- David Schoenfield, SweetSpot blogger
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St. Louis Cardinals fans have been feeling a little jittery when closer Trevor Rosenthal enters games -- and with good reason. He hasn't been the same dominant ninth-inning reliever we saw in October, when he faced 40 batters, retired 33 of them and struck out 18. After spending most of the season as a setup reliever, Rosenthal's scoreless postseason was a big key to the Cardinals reaching the World Series.
For the most part, Rosenthal simply blew hitters away; 149 of his 174 pitches in the playoffs were fastballs, averaging 97.7 mph and touching 100 mph multiple times. Batters knew the fastball was coming and still couldn't touch it. His ascendant performance had many expecting him to be one of the premier closers in 2014. Maybe not Craig Kimbrel, but one of a handful of guys lining up behind him.
Instead, as we saw on Sunday when the Braves rallied for two runs in the ninth to pull out a 6-5 win, Rosenthal hasn't been lights out and is 0-2 with a 4.98 ERA, two blown saves and 14 walks in 21 2/3 innings. His velocity is down just a bit from what we saw in the postseason, as he's averaging 96.2 mph on his fastball and has yet to touch triple digits on the radar gun. But command has been Rosenthal's biggest problem, as witnessed by the high walk total.
On Sunday, working for the fourth straight day (more on that in a second), Freddie Freeman led off with a first-pitch line-drive single to left field, beating the Cardinals' shift. Working ahead in the count, Rosenthal struck out Chris Johnson and got Andrelton Simmons to pop out, but pinch-hitter Ryan Doumit drilled a 96-mph fastball into the right-field corner for a double, Freeman holding at third.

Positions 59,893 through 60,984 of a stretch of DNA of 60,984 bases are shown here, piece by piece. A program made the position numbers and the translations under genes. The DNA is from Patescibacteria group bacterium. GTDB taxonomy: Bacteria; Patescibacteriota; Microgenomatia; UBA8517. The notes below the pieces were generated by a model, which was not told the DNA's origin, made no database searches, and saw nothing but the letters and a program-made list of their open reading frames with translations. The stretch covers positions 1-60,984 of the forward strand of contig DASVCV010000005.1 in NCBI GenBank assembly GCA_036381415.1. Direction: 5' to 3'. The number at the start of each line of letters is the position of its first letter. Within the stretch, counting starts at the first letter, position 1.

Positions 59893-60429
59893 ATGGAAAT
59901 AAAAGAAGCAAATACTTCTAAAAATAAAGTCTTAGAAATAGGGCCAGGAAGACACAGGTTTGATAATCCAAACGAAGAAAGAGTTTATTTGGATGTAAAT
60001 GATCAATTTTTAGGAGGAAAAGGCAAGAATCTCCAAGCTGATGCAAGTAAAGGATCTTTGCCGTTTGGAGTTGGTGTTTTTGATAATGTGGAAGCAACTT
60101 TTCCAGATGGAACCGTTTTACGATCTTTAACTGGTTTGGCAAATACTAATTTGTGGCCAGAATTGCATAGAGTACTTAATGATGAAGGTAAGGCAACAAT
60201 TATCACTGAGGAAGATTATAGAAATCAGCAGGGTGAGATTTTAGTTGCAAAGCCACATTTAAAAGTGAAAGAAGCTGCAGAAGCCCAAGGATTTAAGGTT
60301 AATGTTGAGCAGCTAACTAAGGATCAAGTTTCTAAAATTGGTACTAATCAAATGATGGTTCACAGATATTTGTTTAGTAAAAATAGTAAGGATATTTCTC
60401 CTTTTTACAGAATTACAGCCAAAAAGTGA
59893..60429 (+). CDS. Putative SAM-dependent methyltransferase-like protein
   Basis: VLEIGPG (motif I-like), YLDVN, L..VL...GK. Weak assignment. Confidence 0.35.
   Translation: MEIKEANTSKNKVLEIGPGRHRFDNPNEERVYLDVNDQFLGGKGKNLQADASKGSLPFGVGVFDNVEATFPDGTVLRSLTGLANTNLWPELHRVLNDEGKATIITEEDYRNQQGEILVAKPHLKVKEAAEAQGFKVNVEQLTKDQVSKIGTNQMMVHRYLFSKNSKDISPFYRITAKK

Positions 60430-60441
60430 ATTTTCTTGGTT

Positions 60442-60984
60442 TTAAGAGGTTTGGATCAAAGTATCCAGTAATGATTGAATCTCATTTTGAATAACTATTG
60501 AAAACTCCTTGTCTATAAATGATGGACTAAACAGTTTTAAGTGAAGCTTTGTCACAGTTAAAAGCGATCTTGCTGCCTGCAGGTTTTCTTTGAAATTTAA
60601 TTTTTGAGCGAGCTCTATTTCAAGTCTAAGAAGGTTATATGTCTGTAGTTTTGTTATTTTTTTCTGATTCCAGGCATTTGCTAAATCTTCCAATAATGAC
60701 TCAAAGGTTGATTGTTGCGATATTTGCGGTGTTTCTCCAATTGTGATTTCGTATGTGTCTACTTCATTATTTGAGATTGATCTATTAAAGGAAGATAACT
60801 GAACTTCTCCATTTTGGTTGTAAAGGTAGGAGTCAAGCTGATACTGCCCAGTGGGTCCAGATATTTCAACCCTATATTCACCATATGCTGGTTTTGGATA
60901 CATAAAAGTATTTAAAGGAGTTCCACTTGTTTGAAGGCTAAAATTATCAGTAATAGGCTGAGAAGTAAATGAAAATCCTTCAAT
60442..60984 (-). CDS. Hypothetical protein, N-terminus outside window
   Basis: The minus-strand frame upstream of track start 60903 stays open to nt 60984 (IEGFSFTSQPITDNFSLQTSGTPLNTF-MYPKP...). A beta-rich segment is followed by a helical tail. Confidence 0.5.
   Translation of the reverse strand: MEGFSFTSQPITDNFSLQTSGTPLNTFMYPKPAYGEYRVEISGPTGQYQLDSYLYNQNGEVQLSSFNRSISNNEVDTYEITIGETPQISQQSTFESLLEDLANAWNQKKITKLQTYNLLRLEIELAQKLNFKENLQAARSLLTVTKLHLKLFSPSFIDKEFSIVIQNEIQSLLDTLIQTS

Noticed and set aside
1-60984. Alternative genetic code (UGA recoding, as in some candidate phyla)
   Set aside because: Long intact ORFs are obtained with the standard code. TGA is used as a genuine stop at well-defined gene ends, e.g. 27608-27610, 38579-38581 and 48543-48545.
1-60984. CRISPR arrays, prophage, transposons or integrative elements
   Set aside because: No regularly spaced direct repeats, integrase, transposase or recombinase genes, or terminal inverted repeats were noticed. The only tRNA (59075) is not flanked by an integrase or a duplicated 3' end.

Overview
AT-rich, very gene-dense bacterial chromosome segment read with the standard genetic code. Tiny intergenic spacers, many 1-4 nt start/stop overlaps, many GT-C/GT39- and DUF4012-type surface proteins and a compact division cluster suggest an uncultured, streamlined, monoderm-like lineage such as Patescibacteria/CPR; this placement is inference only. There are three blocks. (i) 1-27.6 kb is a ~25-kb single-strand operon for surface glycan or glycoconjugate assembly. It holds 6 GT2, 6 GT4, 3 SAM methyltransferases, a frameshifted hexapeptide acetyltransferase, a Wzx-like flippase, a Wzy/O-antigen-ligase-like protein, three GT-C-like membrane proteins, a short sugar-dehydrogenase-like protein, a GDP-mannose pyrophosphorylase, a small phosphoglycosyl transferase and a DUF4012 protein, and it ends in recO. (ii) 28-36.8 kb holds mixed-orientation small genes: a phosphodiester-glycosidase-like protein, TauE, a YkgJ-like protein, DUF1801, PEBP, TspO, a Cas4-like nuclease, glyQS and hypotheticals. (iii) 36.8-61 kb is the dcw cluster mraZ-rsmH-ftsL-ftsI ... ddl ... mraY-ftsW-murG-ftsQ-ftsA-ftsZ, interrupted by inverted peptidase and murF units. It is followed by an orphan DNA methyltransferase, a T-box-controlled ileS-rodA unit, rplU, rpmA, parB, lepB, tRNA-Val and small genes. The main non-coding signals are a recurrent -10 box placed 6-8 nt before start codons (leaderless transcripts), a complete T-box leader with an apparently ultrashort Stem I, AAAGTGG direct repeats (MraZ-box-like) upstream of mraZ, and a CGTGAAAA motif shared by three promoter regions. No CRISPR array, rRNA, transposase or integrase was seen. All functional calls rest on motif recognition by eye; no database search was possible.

Rosenthal put in a bind
Pinch-hitter Evan Gattis then stepped in and Rosenthal, perhaps a bit cautious after giving up two first-pitch hits or told to work carefully after a meeting at the mound, fell behind with two fastballs off the plate, at which point Cardinals manager Mike Matheny elected to intentionally walk Gattis and pitch to Jordan Schafer.
I'm not usually a big fan of loading the bases in this type of situation since, protecting a one-run lead, Rosenthal is especially forced to throw strikes or make the perfect pitch to avoid a hit. Keep in mind: He has struggled with walks all season, was working for the fourth day in a row and Matheny elected to go against the platoon advantage to face the left-handed Schafer. In defense of Matheny, Schafer was just 2-for-26 on the season, including 0-for-2 in this game, so Matheny elected to go after the weaker batter.
I probably would have gone after Gattis, a guy batting .242 with a .278 OBP -- with five walks and 30 strikeouts, so he's the kind of batter you can pitch to. Throwing four days in a row, I'm not sure you wanted to rely here on Rosenthal's ability to throw strikes.
Anyway, against Schafer, Rosenthal threw eight fastballs, all 97 and 98 mph. He threw three balls way up and out of the zone and Schafer fouled off two 3-2 pitches before finally walking on a 98-mph four-seamer at the knees. It was at the knees, right at the bottom of the zone, too close to take in that situation, but Eric Cooper called it a ball so the Braves caught a break. But the Cardinals also put themselves into that bases-loaded situation with no margin for error.
That was it for Rosenthal after 23 pitches. Carlos Martinez came on and threw a wild pitch and the Braves won.
Back to that four days in a row thing. Was it a mistake to use Rosenthal? He had thrown 26 pitches over 1 2/3 innings on Thursday, 17 pitches on Friday and nine pitches on Saturday. Matheny didn't have any issues going to his closer once again.